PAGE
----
Underachieving Maple Leafs needed this change
It was probably overdue.
It probably should have happened over the summer in the wake of another postseason disappointment, and before the 2019-20 season was allowed to turn into the bitter disappointment it has been.
But when the Toronto Maple Leafs fired head coach Mike Babcock on Wednesday, replacing him with Sheldon Keefe, they finally made the biggest change they needed to allow the organization to take the next step in its development the city -- and NHL as a whole -- has been waiting for it to take.
This isn’t to say that Babcock is a bad coach (he is probably not), or that he will not find a new team in the coming months or years and find success (he might).
But it was becoming increasingly clear that he was the wrong coach for this particular team and roster, and that it was never going to get where it should be without some kind of a drastic change.
When Babcock joined the Maple Leafs for the start of the 2015-16 season it was at a time when they were at one of their lowest points in franchise history. There had been just one playoff appearance in 10 years, the NHL roster was completely devoid of talent, and they didn’t yet know who their long-term impact players would be. Babcock’s hiring was one of the cornerstones of the rebuild, and by signing him to a massive 8-year, $50 million contract it was a clear sign the Maple Leafs were willing to flex their financial muscle and spare no expense in the areas where the league could not limit their spending.
It was also at a time when Babcock’s reputation as a coach still placed him not only among the league’s elite, but probably at the very top of the mountain.
It seemed to be the right move at the right time.
But a lot has changed in the years since.
For one, Babcock’s reputation isn’t as pristine as it once was. It has been 10 years since he has finished higher than third place in his division (2010-11 season). It has been eight years since he has advanced beyond Round 1 of the Stanley Cup Playoffs (2012-13). In that time there have been 28 different coaches that have won a playoff series in the league, including two (Mike Yeo and Barry Trotz) that have won playoff series’ with multiple teams.
If you wanted, you could try and find reasons for that lack of success. His team’s in Detroit at the end were getting older and losing their core players to an inevitable decline and retirement. His first years in Toronto were taking over the aforementioned mess left behind by the previous regime, and if anything those early Maple Leafs teams may have even overachieved.
All of that is true. It is also true to say that almost any other coach with that recent resume of third-place finishes and first round exits probably wouldn’t have had the leash that Babcock had. They would have been fired two years ago.
As the talent level dramatically increased in Toronto, the expectations should have changed as well. This is no longer a young team going through a rebuild where just making the playoffs is an accomplishment. This is a team of established NHL Players -- All-Star level players -- that should be capable of more than what they have accomplished. Not only has that not happened, but all indications were that the team was going in the wrong direction.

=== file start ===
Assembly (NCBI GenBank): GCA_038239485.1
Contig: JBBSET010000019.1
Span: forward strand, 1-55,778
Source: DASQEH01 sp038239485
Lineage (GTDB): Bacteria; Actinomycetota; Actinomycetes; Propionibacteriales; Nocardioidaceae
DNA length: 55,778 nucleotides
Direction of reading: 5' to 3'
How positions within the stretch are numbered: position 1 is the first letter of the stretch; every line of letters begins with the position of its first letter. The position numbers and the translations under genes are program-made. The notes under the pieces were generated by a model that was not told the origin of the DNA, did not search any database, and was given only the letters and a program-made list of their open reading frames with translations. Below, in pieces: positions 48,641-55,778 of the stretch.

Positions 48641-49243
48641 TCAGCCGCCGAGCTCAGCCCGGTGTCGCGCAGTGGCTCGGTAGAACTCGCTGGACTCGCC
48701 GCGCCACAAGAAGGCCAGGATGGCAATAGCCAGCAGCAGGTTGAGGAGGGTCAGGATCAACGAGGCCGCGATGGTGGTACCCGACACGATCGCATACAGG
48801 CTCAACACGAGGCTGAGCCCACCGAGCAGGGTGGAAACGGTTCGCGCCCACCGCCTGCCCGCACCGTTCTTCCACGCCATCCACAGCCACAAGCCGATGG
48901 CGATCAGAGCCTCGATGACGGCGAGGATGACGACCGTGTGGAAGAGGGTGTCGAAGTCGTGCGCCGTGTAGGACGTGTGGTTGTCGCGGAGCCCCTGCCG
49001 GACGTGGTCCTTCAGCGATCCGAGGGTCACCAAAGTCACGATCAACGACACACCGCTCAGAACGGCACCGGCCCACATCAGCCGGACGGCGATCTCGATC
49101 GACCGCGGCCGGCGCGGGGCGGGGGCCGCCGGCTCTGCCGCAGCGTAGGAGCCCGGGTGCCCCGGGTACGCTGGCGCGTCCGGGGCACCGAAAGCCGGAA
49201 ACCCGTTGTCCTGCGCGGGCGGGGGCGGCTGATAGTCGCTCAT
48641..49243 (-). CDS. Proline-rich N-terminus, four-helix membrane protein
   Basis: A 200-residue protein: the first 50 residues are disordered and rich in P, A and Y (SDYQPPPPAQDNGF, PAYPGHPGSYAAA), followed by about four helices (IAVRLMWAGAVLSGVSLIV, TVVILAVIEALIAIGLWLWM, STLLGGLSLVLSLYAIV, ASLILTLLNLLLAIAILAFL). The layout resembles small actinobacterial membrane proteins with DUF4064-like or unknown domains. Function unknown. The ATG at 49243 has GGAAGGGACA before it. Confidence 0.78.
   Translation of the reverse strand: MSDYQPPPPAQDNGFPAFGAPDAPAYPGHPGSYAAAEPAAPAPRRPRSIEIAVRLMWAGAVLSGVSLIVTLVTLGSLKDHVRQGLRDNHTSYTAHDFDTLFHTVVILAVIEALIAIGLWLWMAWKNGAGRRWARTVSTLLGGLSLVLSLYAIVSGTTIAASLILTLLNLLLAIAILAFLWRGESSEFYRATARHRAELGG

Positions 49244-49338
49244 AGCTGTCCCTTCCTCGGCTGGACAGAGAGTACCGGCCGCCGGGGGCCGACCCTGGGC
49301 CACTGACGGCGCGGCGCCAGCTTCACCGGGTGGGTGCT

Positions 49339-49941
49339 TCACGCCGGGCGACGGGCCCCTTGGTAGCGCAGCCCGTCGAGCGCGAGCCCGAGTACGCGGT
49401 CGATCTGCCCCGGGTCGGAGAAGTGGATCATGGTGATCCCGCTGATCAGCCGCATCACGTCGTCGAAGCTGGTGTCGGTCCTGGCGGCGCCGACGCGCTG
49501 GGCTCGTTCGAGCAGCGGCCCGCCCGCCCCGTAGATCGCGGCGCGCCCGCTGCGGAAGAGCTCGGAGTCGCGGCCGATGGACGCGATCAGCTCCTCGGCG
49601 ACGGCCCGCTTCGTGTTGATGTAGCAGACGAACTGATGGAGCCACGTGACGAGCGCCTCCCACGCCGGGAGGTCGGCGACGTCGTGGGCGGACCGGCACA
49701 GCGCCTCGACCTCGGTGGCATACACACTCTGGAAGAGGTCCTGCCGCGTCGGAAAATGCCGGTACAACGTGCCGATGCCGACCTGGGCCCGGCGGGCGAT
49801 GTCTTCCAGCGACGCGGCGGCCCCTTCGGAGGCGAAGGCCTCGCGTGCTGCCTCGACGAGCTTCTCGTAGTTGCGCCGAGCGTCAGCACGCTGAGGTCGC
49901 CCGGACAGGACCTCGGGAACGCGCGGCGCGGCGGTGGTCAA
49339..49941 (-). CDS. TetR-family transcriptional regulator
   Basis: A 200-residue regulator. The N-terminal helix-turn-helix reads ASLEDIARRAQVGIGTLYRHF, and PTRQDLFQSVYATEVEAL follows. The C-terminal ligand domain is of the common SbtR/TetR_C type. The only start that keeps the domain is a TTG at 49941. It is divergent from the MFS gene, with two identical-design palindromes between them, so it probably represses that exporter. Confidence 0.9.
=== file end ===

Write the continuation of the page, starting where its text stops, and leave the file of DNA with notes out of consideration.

Last year’s Maple Leafs team won fewer games and collected fewer points than the previous year’s team despite gaining John Tavares and Jake Muzzin and getting a breakout year from Mitch Marner.
This year’s Maple Leafs team has one of the worst records in the league at the one quarter mark and has seen the once dynamic offense turn ordinary, relying on harmless point shots from defensemen.
And that doesn’t even get into the biggest issue, which was the apparent disconnect between his style and the style of the front office and roster. The Maple Leafs are built for offense, and speed, and skill, and defending by attacking and playing with the puck. Everything that came out of Babcock was always about grinding down, and defending, and you can’t score your way to a championship.
There is not any one way to win in the NHL. Some teams win with speed and skill, others win with defense. The most important thing is to play to your strength and do what you do well. The Maple Leafs are not doing that. Talk about the makeup of their defense or the way they defend all you want, but it still comes down to whether they are playing to their strengths. You can’t take a team built around John Tavares, Marner, Auston Matthews, and William Nylander and ask it to win 2-1 every night. You are wasting them by doing that and you will fail. You have to turn them loose and let them do what they do best. Babcock never seemed able or willing to trust them to do that.
Whether or not this sparks the Maple Leafs to turn their season around and go on a championship run like Pittsburgh in 2009 and 2016, or Los Angeles in 2012, or St. Louis in 2019 remains to be seen. But Keefe has coached many of the players in Toronto before, he has coached them to play a certain way, and he has won with them.
Now he gets a chance to do it on the biggest stage.
Maybe it works. Maybe it doesn’t. But the worst thing that happens is they fall short and underachieve, something they were already doing anyway. At least now they get to go down taking their best swings.